According to those who track the affiliations of voters with environmental concerns, if they were to vote along strictly partisan lines, IF THE ELECTION WERE HELD TODAY: If we split our votes: Conservative 135 Liberal 83 NDP 37 Green 0 Bloc 51 IND 2 BIODIVERSITY 0 But on the other hand, if “we” who cared about climate change cast aside our traditional love toward our favourite party and voted for that party best able to defeat the Conservative in our own riding, the result would be a parliament with only 75 Conservatives but 123 Liberals, 52 NDP, 55 Bloc, 1 Green and 2 IND . http://www.voteforenvironment.ca:80/ Kevin Grandia and his campaign to vote strategically against the Harper government is based on the fallacy that the opposition parties do not share the government’s ecologically suicidal commitment to economic growth. Growth which is fuelled by runaway immigrant driven population growth and per capita consumption. The green coalition which Kevin works to fashion in fact favours 38% higher immigration levels than the Conservatives, which would result in 38% more GHG emissions, and about 29% of what the tar sands are putting out now. And since neither Layton nor May would actually decommission the tar sands but only stop its further expansion, and Dion will continue it but vaguely promise to make it “green”, then immigration is what separates the opposition and the government. The decision goes to Harper on climate change, although neither deserve accolades. But climate change is only the flavour of the month, the loss of biodiversity services is more pressing and its relationship to population growth is more obvious to most than global warming. When biodiversity services are undercut, when 24% of 12 of its vital services are compromised our survival is imperiled. As it stands, 536 of Canada’s species at risk lie just at the margins of those cities bulging with immigrant growth. Those who advocate such growth, the fastest of all countries in the G8 group, are sitting in all 308 seats in all four parties on both sides of the aisle in the Canadian House of Commons. How, then, as environmentalist Brishen Hoff asks, can we vote for the environment? For all intents and purposes, we live in a Growthist one party state. The contest Kevin describes, between corporate climate changers vs. noble climate saviours is a sham. We don’t need a change in government. We need a change in the SYSTEM of government. Direct democracy. And a change in mindset.
Mon, 2008-10-13 16:53
Removal of Australia's equivalent of Harper was essential
I am not an expert on Canada, but if we had not removed John Howard Australia's equivalent of Stephen Harper, this country would effectively be a dictatorship today. That creep squandered over AU$120million in taxpayers money in order to indoctrinate Australians into accepting the his slave labour (so-called) Work Choices legislation that he had not even put to them in the previous 2004 elections. Had he gotten away with this and won the 2007 elections an unbelievably dangerous precedent would have been set (and this is only one of a large number of examples I could give). It may well have undermined the morale of grass roots activists for years and his power would have been entrenched practically forever.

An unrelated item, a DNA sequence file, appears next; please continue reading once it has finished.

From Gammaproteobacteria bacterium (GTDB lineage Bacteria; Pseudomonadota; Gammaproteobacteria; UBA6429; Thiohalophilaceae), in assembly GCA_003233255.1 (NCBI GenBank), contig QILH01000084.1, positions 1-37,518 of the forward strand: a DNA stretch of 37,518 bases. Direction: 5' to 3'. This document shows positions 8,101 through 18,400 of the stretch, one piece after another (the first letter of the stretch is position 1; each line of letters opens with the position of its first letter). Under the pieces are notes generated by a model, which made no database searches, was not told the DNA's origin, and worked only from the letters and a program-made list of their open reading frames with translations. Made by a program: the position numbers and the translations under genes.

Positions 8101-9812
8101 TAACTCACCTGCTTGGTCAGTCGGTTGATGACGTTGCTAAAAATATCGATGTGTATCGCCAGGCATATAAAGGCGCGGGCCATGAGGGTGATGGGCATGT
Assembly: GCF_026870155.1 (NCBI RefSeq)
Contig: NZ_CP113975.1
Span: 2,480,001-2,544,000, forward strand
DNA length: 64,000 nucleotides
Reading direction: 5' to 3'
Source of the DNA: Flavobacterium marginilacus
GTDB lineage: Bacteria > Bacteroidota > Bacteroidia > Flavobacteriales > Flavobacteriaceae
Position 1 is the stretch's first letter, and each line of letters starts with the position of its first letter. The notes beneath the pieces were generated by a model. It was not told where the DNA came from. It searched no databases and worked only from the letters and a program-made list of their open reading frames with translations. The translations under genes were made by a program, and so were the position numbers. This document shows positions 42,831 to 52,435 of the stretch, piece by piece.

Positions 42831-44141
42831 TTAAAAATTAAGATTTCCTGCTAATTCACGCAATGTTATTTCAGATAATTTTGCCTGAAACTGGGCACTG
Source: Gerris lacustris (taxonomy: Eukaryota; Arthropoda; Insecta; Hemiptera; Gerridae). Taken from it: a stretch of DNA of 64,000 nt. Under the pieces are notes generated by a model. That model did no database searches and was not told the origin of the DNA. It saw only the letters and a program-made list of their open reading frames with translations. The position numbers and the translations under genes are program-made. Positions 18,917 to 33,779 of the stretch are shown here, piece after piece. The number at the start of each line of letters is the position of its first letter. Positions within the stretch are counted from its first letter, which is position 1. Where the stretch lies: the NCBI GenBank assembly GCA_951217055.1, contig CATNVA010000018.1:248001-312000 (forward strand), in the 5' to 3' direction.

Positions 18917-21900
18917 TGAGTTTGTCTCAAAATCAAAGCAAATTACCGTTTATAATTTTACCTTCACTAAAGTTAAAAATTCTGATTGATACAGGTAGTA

Obviously Kevin Rudd leaves a great deal to be desired and his raising of immigration levels was particularly concerning. Nevertheless, having asserted in 2007 the principle that corrupt incompetent governments prepared to spend almost unlimited amounts of taxpayers' funds to keep themselves in office can indeed be thrown out, we are in a much stronger position to stand up against high immigration and other anti-environmental policies of this Government. Indeed Rudd is considering at this moment cutting back immigration, due in part to the fact that he is a little more vulnerable to activism than a re-elected Howard/Costello dictatorship would have been.
So, I suggest you think very carefully about what is at stake in these elections in Canada. If Harper is anything like our former Prime Minister John Howard, then Canadian democracy itself may be at stake, and if you lose that then you lose any ability to control your population. (Clearly Canada's totally brain dead first-past-the-past voting system doesn't help either. Its replacement with some form of preferential voting system, that at least makes far less likely the possibility that a political party opposed by the majority of Canadians will able to form government, must be fought for as a matter of utmost urgency.)
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Tue, 2008-10-14 13:09
A Vote for the Opposition is an Endorsement of Growthism